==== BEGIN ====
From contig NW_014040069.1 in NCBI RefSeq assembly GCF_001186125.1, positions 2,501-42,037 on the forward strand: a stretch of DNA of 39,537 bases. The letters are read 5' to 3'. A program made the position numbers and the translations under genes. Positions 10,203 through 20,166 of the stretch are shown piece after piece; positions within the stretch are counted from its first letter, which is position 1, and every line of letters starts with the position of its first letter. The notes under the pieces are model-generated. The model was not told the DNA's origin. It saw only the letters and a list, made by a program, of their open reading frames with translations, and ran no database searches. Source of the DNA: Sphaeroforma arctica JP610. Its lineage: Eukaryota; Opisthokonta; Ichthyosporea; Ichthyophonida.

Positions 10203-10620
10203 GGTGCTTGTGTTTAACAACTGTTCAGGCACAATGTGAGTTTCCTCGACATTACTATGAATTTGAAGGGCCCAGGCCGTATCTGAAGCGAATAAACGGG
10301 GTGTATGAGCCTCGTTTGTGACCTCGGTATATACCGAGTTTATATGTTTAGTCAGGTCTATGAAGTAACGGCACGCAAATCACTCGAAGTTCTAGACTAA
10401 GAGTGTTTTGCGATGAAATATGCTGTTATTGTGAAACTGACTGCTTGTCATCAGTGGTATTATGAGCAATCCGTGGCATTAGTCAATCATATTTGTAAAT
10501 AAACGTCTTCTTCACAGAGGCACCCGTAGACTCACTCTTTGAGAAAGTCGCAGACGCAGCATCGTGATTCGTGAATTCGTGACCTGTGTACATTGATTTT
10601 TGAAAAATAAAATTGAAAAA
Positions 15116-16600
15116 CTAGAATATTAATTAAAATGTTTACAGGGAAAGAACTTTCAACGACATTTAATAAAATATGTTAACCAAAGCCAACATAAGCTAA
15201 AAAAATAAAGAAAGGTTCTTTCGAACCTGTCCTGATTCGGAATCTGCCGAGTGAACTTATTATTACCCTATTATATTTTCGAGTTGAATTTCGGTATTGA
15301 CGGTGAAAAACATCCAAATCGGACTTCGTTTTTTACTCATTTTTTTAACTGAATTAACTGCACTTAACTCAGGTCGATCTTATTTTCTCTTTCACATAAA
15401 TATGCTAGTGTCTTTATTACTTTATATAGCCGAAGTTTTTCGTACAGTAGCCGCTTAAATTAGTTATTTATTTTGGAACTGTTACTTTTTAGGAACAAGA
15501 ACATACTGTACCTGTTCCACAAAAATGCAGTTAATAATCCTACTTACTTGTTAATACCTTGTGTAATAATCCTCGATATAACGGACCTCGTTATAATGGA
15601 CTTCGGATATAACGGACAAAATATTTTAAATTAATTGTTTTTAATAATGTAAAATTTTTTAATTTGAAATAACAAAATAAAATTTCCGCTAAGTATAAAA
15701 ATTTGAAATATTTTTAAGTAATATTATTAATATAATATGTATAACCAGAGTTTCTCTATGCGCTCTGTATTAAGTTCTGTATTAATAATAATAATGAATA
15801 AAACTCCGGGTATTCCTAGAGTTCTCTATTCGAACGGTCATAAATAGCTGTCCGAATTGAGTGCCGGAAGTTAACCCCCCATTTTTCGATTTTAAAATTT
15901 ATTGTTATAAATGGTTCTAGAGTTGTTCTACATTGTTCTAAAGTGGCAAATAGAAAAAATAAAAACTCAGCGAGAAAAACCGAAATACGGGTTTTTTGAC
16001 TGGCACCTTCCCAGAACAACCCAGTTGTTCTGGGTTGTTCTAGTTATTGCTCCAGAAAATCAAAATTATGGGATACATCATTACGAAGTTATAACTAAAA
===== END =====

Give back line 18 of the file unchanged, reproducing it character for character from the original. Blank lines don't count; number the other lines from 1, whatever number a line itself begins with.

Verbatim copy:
16001 TGGCACCTTCCCAGAACAACCCAGTTGTTCTGGGTTGTTCTAGTTATTGCTCCAGAAAATCAAAATTATGGGATACATCATTACGAAGTTATAACTAAAA